Wednesday 24 April 2024

The Nuremberg Defence


Some lawyers are saying that any civil servants who assist the government in breaching international law (in this case, by ignoring injunctions from the European Court of Human Rights) will be personally liable for their actions. The PM has responded by saying that “civil servants will be expected to follow ministerial guidance” – even if that guidance is known to be unlawful. Presumably, he thinks that the civil servants, should they subsequently find themselves up before a judge somewhere or other, will use the defence that they were ‘only following orders’. The civil servants involved would be well advised to do a little research on what has become known as the ‘Nuremberg Defence’ before relying on it. History is not on the side of those who try it.

Notwithstanding Sunak’s talk of flights within 8 – 10 weeks, and even if they’re telling the truth (which, based on experience, seems unlikely) about having lined up an airport, some charter planes, sufficient trained security guards and a load of courts and judges, the chances of any actually taking off before an autumn election, let alone deterring anyone, still look pretty slim. Supposing that they do manage it, while Sunak seems to believe that film of planes taking off will excite his diminishing target group of voters it’s reasonable to wonder whether film of handcuffed refugees being forcibly carried onto aeroplanes will appeal to quite so many. No matter how hard they try (and they will) to prevent such footage becoming public, it’s doubtful that their efforts will be successful for long, or that the public reaction will be quite as positive as he hopes. Telling us that those involved are ‘only following orders’ isn’t likely to help.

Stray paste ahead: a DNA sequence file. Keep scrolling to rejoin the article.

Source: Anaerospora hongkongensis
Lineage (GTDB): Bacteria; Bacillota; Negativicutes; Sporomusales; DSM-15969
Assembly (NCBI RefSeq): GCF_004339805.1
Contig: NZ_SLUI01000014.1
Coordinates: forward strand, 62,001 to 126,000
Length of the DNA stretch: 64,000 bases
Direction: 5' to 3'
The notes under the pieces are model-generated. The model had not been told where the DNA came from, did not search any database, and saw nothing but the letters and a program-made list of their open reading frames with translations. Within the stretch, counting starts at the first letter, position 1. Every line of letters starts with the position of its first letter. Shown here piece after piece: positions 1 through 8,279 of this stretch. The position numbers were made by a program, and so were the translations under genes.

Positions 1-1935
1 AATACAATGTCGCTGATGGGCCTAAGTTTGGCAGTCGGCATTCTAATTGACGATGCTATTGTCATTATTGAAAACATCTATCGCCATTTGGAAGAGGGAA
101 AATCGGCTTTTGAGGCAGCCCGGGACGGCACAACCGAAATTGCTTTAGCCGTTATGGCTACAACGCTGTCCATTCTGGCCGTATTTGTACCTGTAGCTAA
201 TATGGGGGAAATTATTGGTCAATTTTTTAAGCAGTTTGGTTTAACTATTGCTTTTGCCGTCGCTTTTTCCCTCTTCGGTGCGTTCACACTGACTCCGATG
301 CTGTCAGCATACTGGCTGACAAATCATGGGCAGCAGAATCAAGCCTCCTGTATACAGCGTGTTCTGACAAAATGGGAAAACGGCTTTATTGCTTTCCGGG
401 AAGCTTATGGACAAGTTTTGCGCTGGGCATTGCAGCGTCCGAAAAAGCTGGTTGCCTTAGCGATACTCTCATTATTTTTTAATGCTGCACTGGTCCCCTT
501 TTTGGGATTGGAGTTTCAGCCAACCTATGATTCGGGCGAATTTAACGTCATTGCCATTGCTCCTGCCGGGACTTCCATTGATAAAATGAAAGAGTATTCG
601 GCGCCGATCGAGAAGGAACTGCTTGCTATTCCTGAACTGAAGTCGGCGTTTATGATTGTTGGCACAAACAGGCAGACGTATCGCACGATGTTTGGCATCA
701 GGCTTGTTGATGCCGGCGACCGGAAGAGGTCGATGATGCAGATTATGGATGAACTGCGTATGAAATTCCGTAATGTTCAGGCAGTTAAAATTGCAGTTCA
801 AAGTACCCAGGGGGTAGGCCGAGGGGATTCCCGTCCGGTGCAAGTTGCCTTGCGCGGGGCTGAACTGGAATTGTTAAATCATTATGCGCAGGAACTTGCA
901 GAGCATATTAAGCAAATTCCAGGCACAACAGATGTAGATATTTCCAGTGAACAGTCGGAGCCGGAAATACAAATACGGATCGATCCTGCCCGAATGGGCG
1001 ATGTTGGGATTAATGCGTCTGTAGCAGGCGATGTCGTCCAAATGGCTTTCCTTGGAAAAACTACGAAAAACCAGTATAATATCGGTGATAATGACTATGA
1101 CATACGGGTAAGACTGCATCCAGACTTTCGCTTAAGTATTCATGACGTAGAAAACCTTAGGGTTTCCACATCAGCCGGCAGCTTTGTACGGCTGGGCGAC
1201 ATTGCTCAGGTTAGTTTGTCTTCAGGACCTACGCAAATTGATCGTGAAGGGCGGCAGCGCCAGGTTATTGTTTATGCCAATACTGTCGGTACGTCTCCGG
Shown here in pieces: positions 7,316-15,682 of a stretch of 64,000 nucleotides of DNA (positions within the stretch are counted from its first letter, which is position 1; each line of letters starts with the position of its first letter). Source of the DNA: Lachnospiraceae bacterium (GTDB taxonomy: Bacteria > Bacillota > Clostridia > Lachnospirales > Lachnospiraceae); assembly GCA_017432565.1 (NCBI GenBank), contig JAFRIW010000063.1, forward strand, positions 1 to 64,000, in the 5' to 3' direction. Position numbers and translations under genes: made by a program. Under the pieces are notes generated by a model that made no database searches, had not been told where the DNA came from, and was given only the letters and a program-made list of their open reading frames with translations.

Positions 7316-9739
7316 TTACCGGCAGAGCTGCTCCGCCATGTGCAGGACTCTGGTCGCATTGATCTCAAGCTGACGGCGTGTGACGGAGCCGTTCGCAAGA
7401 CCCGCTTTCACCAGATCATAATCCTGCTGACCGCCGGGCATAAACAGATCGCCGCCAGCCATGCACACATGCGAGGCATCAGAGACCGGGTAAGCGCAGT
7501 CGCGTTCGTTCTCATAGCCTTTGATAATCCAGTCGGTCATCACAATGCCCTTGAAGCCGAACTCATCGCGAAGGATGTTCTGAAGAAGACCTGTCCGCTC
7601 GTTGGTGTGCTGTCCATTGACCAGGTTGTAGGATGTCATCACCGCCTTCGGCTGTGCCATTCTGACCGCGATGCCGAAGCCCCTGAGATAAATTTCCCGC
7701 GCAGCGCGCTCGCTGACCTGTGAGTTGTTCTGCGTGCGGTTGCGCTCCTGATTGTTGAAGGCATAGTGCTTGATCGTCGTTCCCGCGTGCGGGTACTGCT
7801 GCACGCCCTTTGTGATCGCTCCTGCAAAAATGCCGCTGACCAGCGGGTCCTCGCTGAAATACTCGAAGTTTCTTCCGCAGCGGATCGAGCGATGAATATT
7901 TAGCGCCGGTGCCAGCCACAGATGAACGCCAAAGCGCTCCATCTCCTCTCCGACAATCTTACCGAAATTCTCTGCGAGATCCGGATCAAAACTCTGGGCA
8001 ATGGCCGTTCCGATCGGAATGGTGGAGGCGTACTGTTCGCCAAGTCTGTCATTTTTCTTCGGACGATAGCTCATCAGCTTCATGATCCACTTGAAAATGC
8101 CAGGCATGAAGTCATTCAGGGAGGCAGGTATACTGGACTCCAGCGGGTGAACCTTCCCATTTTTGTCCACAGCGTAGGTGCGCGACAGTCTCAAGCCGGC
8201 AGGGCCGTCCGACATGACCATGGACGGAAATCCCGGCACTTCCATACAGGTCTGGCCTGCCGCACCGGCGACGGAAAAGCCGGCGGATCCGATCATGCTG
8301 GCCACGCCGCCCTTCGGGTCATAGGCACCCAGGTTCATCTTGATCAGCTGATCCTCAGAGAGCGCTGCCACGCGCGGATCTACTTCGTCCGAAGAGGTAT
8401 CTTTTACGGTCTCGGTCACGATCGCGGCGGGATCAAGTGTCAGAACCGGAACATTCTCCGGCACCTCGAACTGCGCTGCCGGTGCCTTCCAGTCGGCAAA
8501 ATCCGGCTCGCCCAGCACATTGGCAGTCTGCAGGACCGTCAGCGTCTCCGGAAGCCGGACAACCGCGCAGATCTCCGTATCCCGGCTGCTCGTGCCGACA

1 comment:

Spirit of BME said...

It will be a cold day in Hell if we see civil servants in the dock.
The Nurenberg Defence failed in the first part of the court hearing ,as they could not find any law under the National Socialist State that they had broken.
So, they had to regroup and get other laws that they could stick on them. This in turn caused a problem in that the defendants stated that in the case of `aggressive waging of war` the Allies had done exactly the same (usually the USSR) but this was ignored.
Eventually, the Alles gave up and realised that they needed all the civil servants they could get to rebuild the country.